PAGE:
DS Carmichael is accompanying his step-sons on their ‘trick or treat’ rounds in Castle Farthing, while DI Falconer holds the fort at Market Darley police station this Hallowe’en. In fact, it is DC Roberts who has drawn the evening’s short straw and has been dispatched to the small town of Carsfold, to the south of the market town, for a second interview with a householder, without a clue that an unexplained explosion will not only land him in hospital yet again, but kick off another case of murder for his two colleagues.
Harry Falconer is summoned to an address in Carsfold on the evening of 31st October when a man is found dead in his garden, a hollowed-out pumpkin jammed over his head, and his garden shed blown-up and fire-damaged. Carmichael is immediately summoned to join him and, together, they interrogate the victim’s neighbours, uncovering a plethora of damaged and broken relationships, in their search for his killer.
Read an Excerpt
Definitely a blanket stitch in stout black wool, she thought, surveying the vulnerability of the material as it fell to the hem of the vast floor-length garment. It was only a loose weave, and wouldn’t stand up to the abuse of being dragged roughly over the unforgiving ground for hours on end without fraying away to nothing. The garment coming apart from the bottom upwards would not sustain the illusion necessary for the occasion.
Kerry Carmichael selected a ball of black nylon, unbreakable by mere human hands, cut a length from it, and threading a large-eyed needle that would work well with the open weave of the costume, she began to stitch round the bottom. Her husband, DS Davey Carmichael of the Market Darley CID, would be the best dressed Frankenstein’s monster on trick or treat duty this Hallowe’en, or she was a Romanian paisley-weaver with purple dandruff.
He had not used all his considerable powers of persuasion (not to mention begging and whining) to secure this special evening for the children, off duty, to have his appearance spoilt by shoddy needlewoman-ship. She had been certain in her own mind, however, that he would not be needed to uphold the law tonight, as his immediate superior, DI Harry Falconer, although appearing stern and unyielding, was a closet pussycat. He knew full well what the children meant to his sergeant, and how much he had been looking forward to escorting them around their home village of Castle Farthing in fancy dress, hoping for the neighbours’ largesse of sweets, chocolate, and even pieces of fruit from the more health-conscious amongst the inhabitants.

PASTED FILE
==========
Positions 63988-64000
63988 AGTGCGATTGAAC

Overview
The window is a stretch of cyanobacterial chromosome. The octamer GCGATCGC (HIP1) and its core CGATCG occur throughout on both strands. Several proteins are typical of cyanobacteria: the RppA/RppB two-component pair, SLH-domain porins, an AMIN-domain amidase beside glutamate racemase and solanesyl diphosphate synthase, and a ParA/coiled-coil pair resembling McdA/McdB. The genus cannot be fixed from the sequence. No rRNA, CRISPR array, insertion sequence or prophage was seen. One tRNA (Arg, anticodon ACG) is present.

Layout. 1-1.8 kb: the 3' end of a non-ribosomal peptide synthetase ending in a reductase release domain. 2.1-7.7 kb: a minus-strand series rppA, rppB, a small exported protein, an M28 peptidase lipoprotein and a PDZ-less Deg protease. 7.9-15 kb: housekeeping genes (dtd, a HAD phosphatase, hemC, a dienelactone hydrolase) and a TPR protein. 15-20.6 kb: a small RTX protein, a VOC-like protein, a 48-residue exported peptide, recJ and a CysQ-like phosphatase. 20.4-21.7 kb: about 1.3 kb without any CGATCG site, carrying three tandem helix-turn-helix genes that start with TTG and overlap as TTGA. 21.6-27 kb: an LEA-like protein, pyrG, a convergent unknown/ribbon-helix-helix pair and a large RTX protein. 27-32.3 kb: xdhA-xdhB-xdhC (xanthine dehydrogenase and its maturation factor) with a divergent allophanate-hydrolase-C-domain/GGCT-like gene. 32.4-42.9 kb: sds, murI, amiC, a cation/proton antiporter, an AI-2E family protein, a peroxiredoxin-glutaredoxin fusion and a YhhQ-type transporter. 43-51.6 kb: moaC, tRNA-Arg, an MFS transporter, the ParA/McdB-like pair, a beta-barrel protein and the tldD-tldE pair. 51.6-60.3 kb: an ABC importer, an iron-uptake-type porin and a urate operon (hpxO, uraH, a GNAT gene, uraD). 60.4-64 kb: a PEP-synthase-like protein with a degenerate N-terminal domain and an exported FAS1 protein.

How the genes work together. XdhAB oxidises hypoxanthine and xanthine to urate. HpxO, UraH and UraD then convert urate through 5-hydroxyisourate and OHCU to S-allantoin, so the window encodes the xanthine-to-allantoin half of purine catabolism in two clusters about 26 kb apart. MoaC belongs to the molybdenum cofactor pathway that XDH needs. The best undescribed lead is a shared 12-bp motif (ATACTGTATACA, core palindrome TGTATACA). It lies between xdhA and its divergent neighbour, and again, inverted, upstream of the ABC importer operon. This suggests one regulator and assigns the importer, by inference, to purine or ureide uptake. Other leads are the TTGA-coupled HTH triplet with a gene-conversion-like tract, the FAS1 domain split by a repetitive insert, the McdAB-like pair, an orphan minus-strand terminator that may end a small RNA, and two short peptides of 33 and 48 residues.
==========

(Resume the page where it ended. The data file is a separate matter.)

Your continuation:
A roar of despair from the sitting room claimed her attention, and she called out, to find out what was amiss. ‘I can’t find my fake head top,’ floated back a baleful bass voice, in despair. ‘I was sure I’d left it on the dresser, and now I can’t find it anywhere. I can’t be seen out tonight without a tall flat head. I’ll be laughed out of the village and the kids’ll never forgive me.’
‘It’s in the right-hand cupboard. I slipped it in there so that one of the dogs wouldn’t mistake it for a plaything and chew it. You know how long it took me to glue all the wool on to it in parallel lines so that it looked like hair.’
‘Good work, Mrs Carmichael. That’s the sort of intelligent thinking I’d expect from the wife of an up-and-coming detective sergeant. You will help me stick it on straight, won’t you? I can’t go out with a wonky head,’ he stated with all seriousness, returning to his original task of hanging the evening’s decorations from the ceiling, for the party they had planned for later, an easy job for him, as he was just about six and-a-half feet in height. He was constantly grateful that the ceilings of the two cottages knocked together, in which he and his family lived, had higher-than-average ceilings for the style and age of dwelling it was.
‘I will, when it’s time. Honestly, you’ve got hours before you go out, yet. You’re worse than the boys. I’m still working on the costumes.’
‘I think I’ll just phone the inspector one more time. He may be working, but he might fancy driving over here on a patrol round, to see the Carmichael gang out doing their stuff. We could always find a black sheet, make a vampire cloak for him, if he’s in the mood when he arrives.’
‘I shouldn’t waste your breath, Davey. I really can’t see Inspector Falconer being in the least interested in going tricking or treating with our crew. You forget, Peter Pan, that he actually grew up, and lives in the adult world, as do quite a lot of other people of our acquaintance.’
‘Daft rumour, woman: that’s just a daft rumour,’ her husband muttered darkly, as he went off in search of the bolt for his neck.